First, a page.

Tian, Y., Simanshu, D. K., Ma, J. B., Park, J. E., Heo, I., Kim, V. N., et al. (2014). A phosphate-binding pocket within the platform-PAZ-connector helix cassette of human Dicer. Mol. Cell. 53, 606–616. doi: 10.1016/j.molcel.2014.01.003

PubMed Abstract | CrossRef Full Text | Google Scholar

Wang, D., Zhang, F., and Gao, G. (2020). CRISPR-based therapeutic genome editing: strategies and in vivo delivery by AAV vectors. Cell 181, 136–150. doi: 10.1016/j.cell.2020.03.023

PubMed Abstract | CrossRef Full Text | Google Scholar

Wang, H. W., Noland, C., Siridechadilok, B., Taylor, D. W., Ma, E., Felderer, K., et al. (2009). Structural insights into RNA processing by the human RISC-loading complex. Nat. Struct. Mol. Biol. 16, 1148–1153. doi: 10.1038/nsmb.1673

PubMed Abstract | CrossRef Full Text | Google Scholar

Wang, Y., Juranek, S., Li, H., Sheng, G., Tuschl, T., and Patel, D. J. (2008). Structure of an argonaute silencing complex with a seed-containing guide DNA and target RNA duplex. Nature 456, 921–926. doi: 10.1038/nature07666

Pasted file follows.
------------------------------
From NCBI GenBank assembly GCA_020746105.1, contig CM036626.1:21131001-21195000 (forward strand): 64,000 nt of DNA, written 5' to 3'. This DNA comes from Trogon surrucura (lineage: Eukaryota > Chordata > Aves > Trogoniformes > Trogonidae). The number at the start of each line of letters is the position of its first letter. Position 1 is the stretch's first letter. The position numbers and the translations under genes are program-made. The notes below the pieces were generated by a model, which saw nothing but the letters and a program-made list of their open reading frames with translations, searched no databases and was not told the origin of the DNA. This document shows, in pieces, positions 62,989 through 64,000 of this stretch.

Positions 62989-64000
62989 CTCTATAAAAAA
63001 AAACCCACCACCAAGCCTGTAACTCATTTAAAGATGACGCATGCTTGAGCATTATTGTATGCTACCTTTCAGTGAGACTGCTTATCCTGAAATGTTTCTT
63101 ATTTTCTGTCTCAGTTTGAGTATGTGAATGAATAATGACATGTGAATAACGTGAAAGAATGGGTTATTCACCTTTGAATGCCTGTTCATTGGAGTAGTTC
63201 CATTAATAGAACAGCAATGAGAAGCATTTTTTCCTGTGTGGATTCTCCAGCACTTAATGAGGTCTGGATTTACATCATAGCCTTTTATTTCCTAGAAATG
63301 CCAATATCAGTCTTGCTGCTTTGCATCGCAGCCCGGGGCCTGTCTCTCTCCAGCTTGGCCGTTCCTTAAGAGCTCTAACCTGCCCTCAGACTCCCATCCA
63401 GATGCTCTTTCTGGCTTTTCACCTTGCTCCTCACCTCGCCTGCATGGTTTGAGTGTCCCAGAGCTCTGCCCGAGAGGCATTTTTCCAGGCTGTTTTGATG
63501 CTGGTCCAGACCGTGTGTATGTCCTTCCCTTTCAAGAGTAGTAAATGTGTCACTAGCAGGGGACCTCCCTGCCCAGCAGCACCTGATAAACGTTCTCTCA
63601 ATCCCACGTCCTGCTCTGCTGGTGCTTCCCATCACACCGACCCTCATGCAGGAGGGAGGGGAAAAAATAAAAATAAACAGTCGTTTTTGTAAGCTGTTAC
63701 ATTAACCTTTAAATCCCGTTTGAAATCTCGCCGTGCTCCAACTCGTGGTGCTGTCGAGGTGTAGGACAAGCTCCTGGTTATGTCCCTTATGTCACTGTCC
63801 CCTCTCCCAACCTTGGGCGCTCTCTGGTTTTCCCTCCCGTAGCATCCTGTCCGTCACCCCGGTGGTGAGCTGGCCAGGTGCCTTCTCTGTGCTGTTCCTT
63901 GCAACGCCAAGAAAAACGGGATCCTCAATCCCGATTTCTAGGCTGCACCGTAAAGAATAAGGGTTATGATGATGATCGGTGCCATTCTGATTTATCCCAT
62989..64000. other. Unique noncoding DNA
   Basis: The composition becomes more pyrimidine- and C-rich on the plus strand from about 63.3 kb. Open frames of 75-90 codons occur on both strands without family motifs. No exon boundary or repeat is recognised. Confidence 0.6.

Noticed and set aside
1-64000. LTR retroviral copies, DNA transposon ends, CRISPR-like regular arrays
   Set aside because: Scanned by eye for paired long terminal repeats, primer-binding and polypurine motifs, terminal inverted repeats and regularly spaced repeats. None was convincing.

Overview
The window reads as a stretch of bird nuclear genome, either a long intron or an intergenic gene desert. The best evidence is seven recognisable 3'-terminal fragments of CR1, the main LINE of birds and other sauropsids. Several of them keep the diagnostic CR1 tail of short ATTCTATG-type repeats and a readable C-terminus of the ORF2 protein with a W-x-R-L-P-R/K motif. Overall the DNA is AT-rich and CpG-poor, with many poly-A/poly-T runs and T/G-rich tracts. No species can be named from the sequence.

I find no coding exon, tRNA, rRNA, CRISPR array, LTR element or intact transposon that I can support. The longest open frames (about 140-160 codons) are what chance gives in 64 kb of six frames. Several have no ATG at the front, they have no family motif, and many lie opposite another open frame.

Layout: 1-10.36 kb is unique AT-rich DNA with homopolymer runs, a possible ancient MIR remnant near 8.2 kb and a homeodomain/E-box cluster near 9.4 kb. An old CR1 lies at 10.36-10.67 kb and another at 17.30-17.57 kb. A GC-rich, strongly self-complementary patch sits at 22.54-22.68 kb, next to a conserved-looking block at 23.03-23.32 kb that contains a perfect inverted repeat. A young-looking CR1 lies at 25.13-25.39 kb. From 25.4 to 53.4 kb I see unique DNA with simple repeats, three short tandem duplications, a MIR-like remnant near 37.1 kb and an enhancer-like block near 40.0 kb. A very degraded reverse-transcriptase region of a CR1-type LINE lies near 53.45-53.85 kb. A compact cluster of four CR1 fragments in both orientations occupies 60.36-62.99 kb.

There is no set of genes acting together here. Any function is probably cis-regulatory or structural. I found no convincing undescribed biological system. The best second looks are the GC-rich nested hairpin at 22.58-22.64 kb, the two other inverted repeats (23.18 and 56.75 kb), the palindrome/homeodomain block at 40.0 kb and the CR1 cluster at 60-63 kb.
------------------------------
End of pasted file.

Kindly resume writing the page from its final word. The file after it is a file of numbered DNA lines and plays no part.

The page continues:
PubMed Abstract | CrossRef Full Text | Google Scholar

Xie, M., Li, M., Vilborg, A., Lee, N., Shu, M. D., Yartseva, V., et al. (2013). Mammalian 5’-capped microRNA precursors that generate a single microRNA. Cell 155, 1568–1580. doi: 10.1016/j.cell.2013.11.027

PubMed Abstract | CrossRef Full Text | Google Scholar

Xie, M., Zhang, W., Shu, M. D., Xu, A., Lenis, D. A., Dimaio, D., et al. (2015). The host Integrator complex acts in transcription-independent maturation of herpesvirus microRNA 3’ ends. Genes Dev. 29, 1552–1564. doi: 10.1101/gad.266973.115

PubMed Abstract | CrossRef Full Text | Google Scholar

Yi, R., Qin, Y., Macara, I. G., and Cullen, B. R. (2003). Exportin-5 mediates the nuclear export of pre-microRNAs and short hairpin RNAs. Genes Dev. 17, 3011–3016. doi: 10.1101/gad.1158803

PubMed Abstract | CrossRef Full Text | Google Scholar

Yoda, M., Cifuentes, D., Izumi, N., Sakaguchi, Y., Suzuki, T., Giraldez, A. J., et al. (2013). Poly(A)-specific ribonuclease mediates 3’-end trimming of Argonaute2-cleaved precursor microRNAs. Cell. Rep. 5, 715–726. doi: 10.1016/j.celrep.2013.09.029